Cough & Cold
Why do children cough?
The purpose of a cough is to clear something out of the airway. The most common causes of airway blockage are secretions caused by an infection or allergy, or a foreign body.
If your child has been completely well and is suddenly coughing vigorously and constantly, or could be choking on food or a small object, please seek immediate medical attention.
The average child under three years of age will have approximately ten colds per year. A cold is caused by a virus and often involves a runny nose, cough and fever. Fever is usually present during the first few days of illness and resolves, yet the runny nose and cough can linger for up to two weeks. The illness might begin with a clear runny nose but over time the mucus might become white/yellow/green. Any mucus that sits will change colors, and the darker mucus color does not mean that your child needs antibiotics. Cough is usually worse at night because the secretions fall onto the back of the throat, irritating it. Any irritation of the throat will worsen the cough.
If your child is coughing and it sounds like a seal barking then you are probably dealing with a viral illness known as croup. This illness is like a common cold but has a distinctive cough – the bark- and a distinctive pattern. The typical child with croup will seem relatively well during the day but for the first three nights will have an intense barking cough. Steam (see cough/cold treatment page) is a great remedy. If steam doesn’t work, bundle your child in a blanket and sit outside – the cool night air often calms the airway and the cough. If your child has difficulty breathing or makes a high pitched noise while breathing that does not disappear with the steam or cold night air you will need to see your doctor/ go to the Emergency Room for care.
What are signs that your child is having difficulty breathing?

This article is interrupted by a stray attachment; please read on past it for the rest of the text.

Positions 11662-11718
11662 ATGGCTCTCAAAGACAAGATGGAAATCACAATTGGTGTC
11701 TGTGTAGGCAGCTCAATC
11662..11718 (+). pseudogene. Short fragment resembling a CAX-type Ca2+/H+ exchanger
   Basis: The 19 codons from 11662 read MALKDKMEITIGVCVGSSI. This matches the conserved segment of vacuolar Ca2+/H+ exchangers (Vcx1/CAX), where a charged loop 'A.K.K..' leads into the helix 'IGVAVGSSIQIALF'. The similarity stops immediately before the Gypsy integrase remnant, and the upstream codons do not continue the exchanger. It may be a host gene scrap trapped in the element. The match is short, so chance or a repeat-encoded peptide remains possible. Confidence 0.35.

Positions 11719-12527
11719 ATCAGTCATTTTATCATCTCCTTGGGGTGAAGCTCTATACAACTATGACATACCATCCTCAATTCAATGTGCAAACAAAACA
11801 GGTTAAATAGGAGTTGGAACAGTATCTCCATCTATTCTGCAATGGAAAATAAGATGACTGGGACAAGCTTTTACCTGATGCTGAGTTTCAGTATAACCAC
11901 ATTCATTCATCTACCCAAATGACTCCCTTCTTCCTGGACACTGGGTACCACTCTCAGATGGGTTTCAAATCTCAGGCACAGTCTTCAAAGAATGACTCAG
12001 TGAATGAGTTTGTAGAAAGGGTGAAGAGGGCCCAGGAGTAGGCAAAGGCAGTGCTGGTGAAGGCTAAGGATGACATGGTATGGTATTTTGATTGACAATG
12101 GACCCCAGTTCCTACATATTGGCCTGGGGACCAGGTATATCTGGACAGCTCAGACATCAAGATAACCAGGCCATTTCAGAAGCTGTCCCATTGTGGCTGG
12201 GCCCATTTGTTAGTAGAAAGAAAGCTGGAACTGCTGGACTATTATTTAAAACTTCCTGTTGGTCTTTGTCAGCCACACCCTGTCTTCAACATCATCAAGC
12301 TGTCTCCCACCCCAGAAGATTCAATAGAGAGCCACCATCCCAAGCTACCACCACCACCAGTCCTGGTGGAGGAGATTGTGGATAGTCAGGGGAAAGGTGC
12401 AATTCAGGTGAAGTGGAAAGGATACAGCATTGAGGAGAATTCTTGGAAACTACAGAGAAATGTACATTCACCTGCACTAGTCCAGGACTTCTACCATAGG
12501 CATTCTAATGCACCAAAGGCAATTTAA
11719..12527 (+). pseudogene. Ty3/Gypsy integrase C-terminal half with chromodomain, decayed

- Fast breathing – deep or shallow, panting
- Labored breathing – using muscles in the chest and stomach to breathe
- Noisy breathing: high pitched sounds with breathing, grunting
- Nasal Flaring: nostrils flare out with each breath
If your child is having only a small amount of difficulty, the first thing to do is clear out his/her nose. Use a bulb syringe in a young child, have an older child blow his/her nose. If no mucus comes out use nasal saline (salt water) drops in each nostril and then attempt to clear the nose again. If this works and your child resumes breathing normally you can continue to decongest as needed.
If your child is having a lot of difficulty, as described above, you need to seek immediate medical attention.
If your child is/has any of the following, contact and/or see your physician:
- Less than 2 months old
- Difficulty breathing as described above
- Long coughing spells when it is difficult to catch his/her breath
- Drowsy, listless
- Bluish discoloration around mouth or fingers
- Fever lasts more than 3-5 days
- Cough that lasts more than 2 weeks
If you feel that something is just not right – remember, no one knows your child like you do!
-Monique Araya, MD, FAAP
The medical information on this Web site is provided for educational purposes only. The information provided in this site, or through linkages to other sites, is not a substitute for medical or professional care, and you should not use the information in place of a visit, call consultation or the advice of your physician or other healthcare provider.
If you believe you have a medical emergency you should call 911 or your physician immediately. If you have any questions regarding your health or a medical condition, you should promptly consult your physician.
- Accidental Poisoning
- Bites and Stings
- Burns (and sunburns)
- Childhood Asthma
- Colic and Crying Babies
- Constipation in Children
- Cough & Cold
- Diaper Rash
- Ear Pain
- Head Trauma and Head Injuries
- Kids and Allergies
- Medication Dosages
- Nosebleeds in Children
- Pink Eye and Styes
- Scrapes, Cuts and Stitches
- Sudden/Acute Abdominal Pain
- Treating a Common Cold Cough
- Vomiting and Nausea